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Hockey Notes

Strain is showing on beleaguered Gainey

By Kevin Paul Dupont
April 26, 2009
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Bob Gainey, always among the game's most composed and gentlemanly characters during his playing days and as a team executive, was uncharacteristically blunt Wednesday night in the moments following the Canadiens' postseason dismissal at the hands of the Bruins.

According to Gainey, his No. 1 goalie, Carey Price, only responded to the Bell Centre crowd's "bullying" when the 21-year-old lifted his arms in frustration upon receiving a Bronx cheer for making a routine stop in the second period.

"If you're not going to stick up for yourself," mused Gainey, Montreal's general manager/coach, "then who is?"

Had he left it there, which is normally how the 55-year-old Gainey would operate, then he would have been fine. But moments later, he was more aggressive in his criticism of Habs fans, recalling how, in his days as Dallas GM, the Stars were able to obtain Darryl Sydor from the Kings.

A coveted first-round pick (No. 7 overall in 1990), Sydor was dealt to Dallas in February 1996 after he became a target of Los Angeles fans, whom Gainey depicted as "rude, obnoxious [expletives]."

Clearly, Gainey was letting Habs fans know what he thought of them, and he offered up Sydor as the cautionary tale, in hopes that the hectoring of Price wouldn't eventually force the franchise to deal him. In Montreal, they've seen the severe and lasting damage of making hasty goalie trades (witness: Patrick Roy to Colorado in December '95).

The next day, in a standard postmortem, Gainey turned his wrath on rookie Tampa GM Brian Lawton. According to Gainey, Lawton leaked to the media the names the two GMs discussed months earlier when Montreal supposedly was on the verge of obtaining Vincent Lecavalier.

"Disgraceful," said Gainey, that Lawton would tell the world that Josh Gorges, Tomas Plekanec, and Chris Higgins were in play and that his players should have to read and hear that in media accounts. It was Lawton's attempt, said Gainey, to gain leverage around the league while shopping for a better deal.

Lawton quickly shot back through the media that Gainey's accusation was "preposterous and simply not true."

What's obvious in it all is that Gainey, highly respected among his peers and in the media, is chirping like never before, likely because he is feeling the heat like never before in his some six years in the corner office.

The Canadiens have been constant postseason disappointments during Gainey's tenure (which included a DNQ in '07), and his overall plan to let so many of his best players reach unrestricted free agency this July 1 no doubt worked against team chemistry all year. The club is for sale - in part why so many of the players are now UFAs - and it is also without a coach. Gainey sacked Guy Carbonneau late in the season. He also was the GM who canned Claude Julien, the guy parked behind the Boston bench for the four-game sweep of Club CH.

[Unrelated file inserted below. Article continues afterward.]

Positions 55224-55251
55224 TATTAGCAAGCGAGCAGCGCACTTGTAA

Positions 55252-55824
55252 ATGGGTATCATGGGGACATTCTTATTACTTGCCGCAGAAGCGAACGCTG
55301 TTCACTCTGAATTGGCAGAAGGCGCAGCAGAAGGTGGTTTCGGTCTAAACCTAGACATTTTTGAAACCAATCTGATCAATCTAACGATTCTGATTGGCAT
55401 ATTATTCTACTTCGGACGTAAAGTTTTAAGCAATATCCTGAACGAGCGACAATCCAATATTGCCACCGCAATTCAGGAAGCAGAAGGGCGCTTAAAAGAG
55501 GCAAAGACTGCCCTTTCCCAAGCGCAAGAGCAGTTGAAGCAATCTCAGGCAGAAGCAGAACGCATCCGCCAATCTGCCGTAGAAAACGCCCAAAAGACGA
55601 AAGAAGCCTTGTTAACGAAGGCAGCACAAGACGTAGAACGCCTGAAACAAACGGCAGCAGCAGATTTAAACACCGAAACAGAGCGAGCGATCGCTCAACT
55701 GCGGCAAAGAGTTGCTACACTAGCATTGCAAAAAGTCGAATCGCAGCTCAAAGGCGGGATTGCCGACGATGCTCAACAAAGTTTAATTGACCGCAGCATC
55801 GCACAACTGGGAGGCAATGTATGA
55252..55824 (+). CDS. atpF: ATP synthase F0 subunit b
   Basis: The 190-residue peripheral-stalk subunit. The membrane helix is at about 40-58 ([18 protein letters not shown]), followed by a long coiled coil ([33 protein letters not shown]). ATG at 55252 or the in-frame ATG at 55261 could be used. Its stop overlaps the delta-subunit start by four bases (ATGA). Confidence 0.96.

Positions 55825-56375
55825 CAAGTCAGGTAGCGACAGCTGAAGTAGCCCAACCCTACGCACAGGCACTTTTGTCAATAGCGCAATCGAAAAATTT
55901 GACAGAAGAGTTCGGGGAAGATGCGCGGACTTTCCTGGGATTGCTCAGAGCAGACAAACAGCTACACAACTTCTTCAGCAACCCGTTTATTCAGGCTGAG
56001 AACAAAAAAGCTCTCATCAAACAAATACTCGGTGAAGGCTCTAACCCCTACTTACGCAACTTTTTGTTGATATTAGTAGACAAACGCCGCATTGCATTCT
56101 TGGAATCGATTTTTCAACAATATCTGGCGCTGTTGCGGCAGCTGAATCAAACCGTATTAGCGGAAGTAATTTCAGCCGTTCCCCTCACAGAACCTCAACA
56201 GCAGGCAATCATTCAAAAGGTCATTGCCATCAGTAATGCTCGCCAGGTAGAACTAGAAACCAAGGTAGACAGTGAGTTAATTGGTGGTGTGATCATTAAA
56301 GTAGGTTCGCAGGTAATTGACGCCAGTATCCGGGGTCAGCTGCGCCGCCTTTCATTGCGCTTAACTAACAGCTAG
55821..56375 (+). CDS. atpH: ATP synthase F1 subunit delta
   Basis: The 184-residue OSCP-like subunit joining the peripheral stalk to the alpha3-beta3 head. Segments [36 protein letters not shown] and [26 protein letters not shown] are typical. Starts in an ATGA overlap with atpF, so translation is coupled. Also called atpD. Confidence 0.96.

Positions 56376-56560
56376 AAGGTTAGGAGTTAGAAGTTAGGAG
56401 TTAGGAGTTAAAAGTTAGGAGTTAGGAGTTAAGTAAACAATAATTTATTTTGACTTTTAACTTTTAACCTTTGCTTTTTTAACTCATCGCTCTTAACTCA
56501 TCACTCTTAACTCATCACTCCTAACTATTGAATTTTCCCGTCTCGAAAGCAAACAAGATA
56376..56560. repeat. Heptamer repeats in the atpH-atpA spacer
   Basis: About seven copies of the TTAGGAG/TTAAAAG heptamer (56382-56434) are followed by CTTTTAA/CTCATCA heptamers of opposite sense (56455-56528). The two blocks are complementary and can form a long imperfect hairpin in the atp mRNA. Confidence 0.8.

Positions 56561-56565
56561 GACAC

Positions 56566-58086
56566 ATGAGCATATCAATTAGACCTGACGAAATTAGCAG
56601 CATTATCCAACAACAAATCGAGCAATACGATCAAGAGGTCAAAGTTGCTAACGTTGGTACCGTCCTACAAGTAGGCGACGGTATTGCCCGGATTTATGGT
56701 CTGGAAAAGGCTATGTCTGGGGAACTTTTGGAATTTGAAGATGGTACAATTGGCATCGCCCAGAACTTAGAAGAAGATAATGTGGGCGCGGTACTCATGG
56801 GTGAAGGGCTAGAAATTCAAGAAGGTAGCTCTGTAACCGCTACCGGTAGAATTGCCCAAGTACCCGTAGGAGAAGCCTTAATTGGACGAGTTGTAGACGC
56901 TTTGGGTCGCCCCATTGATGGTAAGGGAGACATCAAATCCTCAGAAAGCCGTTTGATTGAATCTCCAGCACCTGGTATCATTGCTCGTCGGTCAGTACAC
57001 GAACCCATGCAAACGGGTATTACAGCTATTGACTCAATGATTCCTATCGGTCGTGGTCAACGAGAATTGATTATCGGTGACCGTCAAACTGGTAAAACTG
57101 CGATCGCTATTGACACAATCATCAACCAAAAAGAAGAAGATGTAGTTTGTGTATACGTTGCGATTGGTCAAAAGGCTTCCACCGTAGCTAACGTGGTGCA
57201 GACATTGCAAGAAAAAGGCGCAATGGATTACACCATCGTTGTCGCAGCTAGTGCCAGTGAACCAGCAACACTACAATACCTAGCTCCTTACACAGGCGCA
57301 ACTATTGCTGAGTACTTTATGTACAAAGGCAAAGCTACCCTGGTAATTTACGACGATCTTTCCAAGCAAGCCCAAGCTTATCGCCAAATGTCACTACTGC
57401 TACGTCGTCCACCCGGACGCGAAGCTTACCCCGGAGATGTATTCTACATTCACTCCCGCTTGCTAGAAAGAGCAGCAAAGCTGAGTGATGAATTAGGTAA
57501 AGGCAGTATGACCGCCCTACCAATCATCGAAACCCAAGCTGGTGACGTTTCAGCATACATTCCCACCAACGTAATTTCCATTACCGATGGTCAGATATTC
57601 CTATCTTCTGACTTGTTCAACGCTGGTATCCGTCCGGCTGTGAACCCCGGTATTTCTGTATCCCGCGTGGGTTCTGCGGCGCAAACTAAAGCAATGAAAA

No telling how all of it plays out in the next few weeks, especially with George Gillett looking to sell (Gillett, by the way, made a point to seek out Julien for a handshake in the hallway). To see Gainey so edgy, after leading a life and career so sotto voce, it would not be surprising if he were to step down and leave it to the next guy in charge to manage the roster, along with those oft-unrealistic expectations in Montreal.

Keep in mind that superstar singer Celine Dion could end up buying Gillett's controlling interest in the club. Dion is pals with Avalanche president Pierre Lacroix, busy himself these days with his search to replace Francois Giguere as GM.

If Dion buys the Habs, she could try to entice Lacroix back to La Belle Province, where he was a player agent prior to taking over the Avalanche (nee Nordiques) front office. Perhaps she can also serenade some sense into the Habs' loyal followers, whose passion, though admirable, is often fanatical to the point of farcical.

No teeth in Sharks' game

The odds didn't look favorable last night for the Sharks as they headed into Game 5 of their series with the Ducks. Jumbo Joe Thornton and his friends, who lost the first two games in San Jose, looked listless, frustrated, and passionless during their 4-0 loss in Game 4 Thursday night, leaving them in a 3-1 series deficit.

According to the Elias Sports Bureau, of the 233 teams faced with a 3-1 deficit in Stanley Cup history prior to this season, only 20 (8.6 percent) averted elimination in Game 5. Thornton, the former Bruins centerpiece, was particularly ineffective in the first four games, registering but two assists and a minus-4 (three of those negatives came in the Game 4 flop).

"He was aimlessly wandering, all night," said Mike Milbury, the NESN and CBC commentator. "No purpose to his game. No energy. It's really sad. And I don't see how Steve Yzerman [Team Canada's general manager] can pick him for the Canadian Olympic team - not off of what he's shown again in the postseason."